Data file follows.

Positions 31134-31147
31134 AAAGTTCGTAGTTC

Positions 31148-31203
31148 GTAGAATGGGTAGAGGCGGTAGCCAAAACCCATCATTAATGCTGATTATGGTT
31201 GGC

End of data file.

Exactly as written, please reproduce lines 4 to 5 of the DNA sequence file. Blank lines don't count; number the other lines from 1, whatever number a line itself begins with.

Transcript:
31148 GTAGAATGGGTAGAGGCGGTAGCCAAAACCCATCATTAATGCTGATTATGGTT
31201 GGC